I’m Paul Willson I am a brown belt in Ju Jutsu, a centuries old Japanese martial art.
Netflix recently released the documentary Age of Samurai telling the story of the end of the Sengoku period or Warring States period from 1467 to 1615. The documentary dramatises the story, with commentary from historians, of the rise to power of Oda Nobunaga, Toyotomi Hideyoshi and Tokugawa Ieyasu and their eventual unification and control of the whole of Japan.
The Sengoku period was a period of constant warfare in Japan where any semblance of control dissolved and the various lord or daimyo fought amongst themselves for power, land and wealth. Think of Game of Thrones or War of the Roses. For over a thousand years Japanese Emperors, with a few exceptions, have held only ceremonial position. Real political power was in the hands of hereditary Shoguns who were really military dictators who gained control of Japan normally by defeating the previous Shogunate in battle.
In martial arts we often have a romanticised idea of Bushido. The Sengoku period was a last man standing civil war. Military defeat meant death by beheading or seppuku (ritual suicide) of the daimyo and their family (including their children even if they were young). Quite often if a daimyo fell those in their pay simply switched sides. Obedience of weaker daimyo and important families and adherence of agreements was gained by the taking of hostages. Loyalty was given only to the strong and honour was rare. The winner of course was someone nobody ever expected.
The story begins with the rise of Oda Nobunaga the heir to the daimyo of the small and unimportant Owari province. Oda Nobunaga was a belligerent and opportunistic character who first secured power in Owari province after the death of his father then ambushed and defeated the far superior army of Imagawa Yoshimoto as they marched through Owari province on their way to the then capital of Kyoto at the Battle of Okehazama and then began a blood thirsty campaign to unify Japan slaughtering anyone who who stood in his way earning himself the nickname the Demon Daimyo after the massacre on Mount Hiei in his destruction of the warrior monks of the Enryaku-ji monastary. We then had a perfect storm of three men coming together who were the only ones with the vision, strategic talent and greater tactical ability to unite Japan.
You would have noticed my use of the words blood thirsty, massacre, slaughter and destruction. These words are not exaggerating events. The death toll of Oda Nobunaga’s campaigns, killing men, women and children and civilians and combatants alike, were horrific and his nickname of the Demon Daimyo was well deserved as he shocked even those in a time when violent deaths and atrocities were common.
The reason of their success was down to what they did. Early on Oda Nobunaga saw the value of arquebuses (early fire arms) introduced previously by the Portuguese. His innovative use of arquebuses at the Battle of Nagashino defeated the Takeda clan who had the one of the best if not the best cavalry in Japan at the time. Also Oda Nobunaga had the ability to spot and promote talent. Toyotomi Hideyoshi was only a foot soldier but he was able to rise through the ranks to become one of Oda Nobunaga’s most trusted advisors at a time when this was virtually impossible and Tokugawa Ieyasu fought for Imagawa Yoshimoto and probably have been beheaded after the Battle of Okehazama but again he became an important advisor to Oda Nobunaga.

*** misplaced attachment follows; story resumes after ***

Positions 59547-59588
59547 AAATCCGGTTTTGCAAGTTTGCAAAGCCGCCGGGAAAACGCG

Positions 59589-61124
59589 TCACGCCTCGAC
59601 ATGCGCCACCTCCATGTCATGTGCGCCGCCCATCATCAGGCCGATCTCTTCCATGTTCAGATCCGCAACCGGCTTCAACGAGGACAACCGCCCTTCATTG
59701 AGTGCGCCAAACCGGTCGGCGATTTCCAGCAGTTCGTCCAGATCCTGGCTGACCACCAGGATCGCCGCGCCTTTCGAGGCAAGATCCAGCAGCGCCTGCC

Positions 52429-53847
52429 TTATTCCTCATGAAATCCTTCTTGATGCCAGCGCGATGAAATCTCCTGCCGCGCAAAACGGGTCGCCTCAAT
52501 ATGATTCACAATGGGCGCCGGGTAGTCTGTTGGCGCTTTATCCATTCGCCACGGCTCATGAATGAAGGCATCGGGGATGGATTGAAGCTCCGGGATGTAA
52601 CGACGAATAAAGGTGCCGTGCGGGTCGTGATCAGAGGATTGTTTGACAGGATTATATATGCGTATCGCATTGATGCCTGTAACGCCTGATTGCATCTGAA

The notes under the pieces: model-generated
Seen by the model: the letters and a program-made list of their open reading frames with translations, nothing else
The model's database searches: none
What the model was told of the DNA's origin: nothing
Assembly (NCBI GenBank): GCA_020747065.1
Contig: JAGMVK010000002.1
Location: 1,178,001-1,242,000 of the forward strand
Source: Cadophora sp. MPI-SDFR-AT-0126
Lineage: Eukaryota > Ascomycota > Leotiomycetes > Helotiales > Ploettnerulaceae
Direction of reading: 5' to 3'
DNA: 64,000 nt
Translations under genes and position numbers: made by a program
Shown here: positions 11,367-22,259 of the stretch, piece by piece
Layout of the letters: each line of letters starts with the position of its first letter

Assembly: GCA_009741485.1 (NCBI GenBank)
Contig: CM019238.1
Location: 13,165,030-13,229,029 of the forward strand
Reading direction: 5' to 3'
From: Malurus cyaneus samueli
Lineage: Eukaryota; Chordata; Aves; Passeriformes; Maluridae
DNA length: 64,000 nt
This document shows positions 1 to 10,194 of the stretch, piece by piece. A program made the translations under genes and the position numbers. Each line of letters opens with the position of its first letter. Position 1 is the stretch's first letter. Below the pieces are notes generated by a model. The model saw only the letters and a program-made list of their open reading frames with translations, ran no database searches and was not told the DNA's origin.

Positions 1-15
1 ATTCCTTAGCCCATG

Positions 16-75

Even Oda Nobunaga’s death in the Honno-ji incident couldn’t stop the unification of Japan as we moved to the next stage of the story as Toyotomi Hideyoshi became Shogun and completed the unification of Japan. Now don’t think Toyotomi Hideyoshi and Tokugawa Ieyasu liked or trusted each other. However, they did respect each other and came to the conclusion that being allies would serve both their interests. The pair were joined by the highly talented tactician Date Masamune, the One-Eyed Dragon of Oshu. A man who cut out his own deformed eye ball after suffering smallpox to prove he was worthy to be a daimyo when even his own mother wanted him killed. His brazen disregard of Toyotomi Hideyoshi’s authority and his tactical ability forced Toyotomi Hideyoshi to offer an alliance and prestige to Date Masamune which allowed Toyotomi Hideyoshi to exert control of northern Japan without having to face resistance and spill a large amount of bloodshed.
After the disastrous invasion of Korea and death of the now mentally unstable Toyotomi Hideyoshi. Tokugawa Ieyasu came to power as Shogun after patiently waiting for decades by outmaneuvering Toyotomi Hideyoshi’s son’s 4 other guardians and winning the Battle of Sekigahara and Seige of Osaka bringing the end to the Sengoku period and creating an hereditary shogunate bringing over 200 years of peace to Japan.
The dramatising of events did a good job of bringing the Sengoku period to life. Obviously the makers of the documentary could only do so much of bring the horrors of battle to life but the smaller events were very well done. What the dramatising of events could not do the historians did well to fill in. They really made an effort to emphase the horrific nature and size of late Sengoku era battles were with a battlefield where bullets flew through the air as two large armies slashed and stabbed each other and strip away any romanticised notions of the period. Their passion for the era was on full display.
If you, as I am, have an interest in history and want to learn about this violent and complex period which really brought to an end of the age of the age of samurai as during the Edo period under the Tokugawa Shogunate the samurai became bureaucrats rather than soldiers it is really worth watching.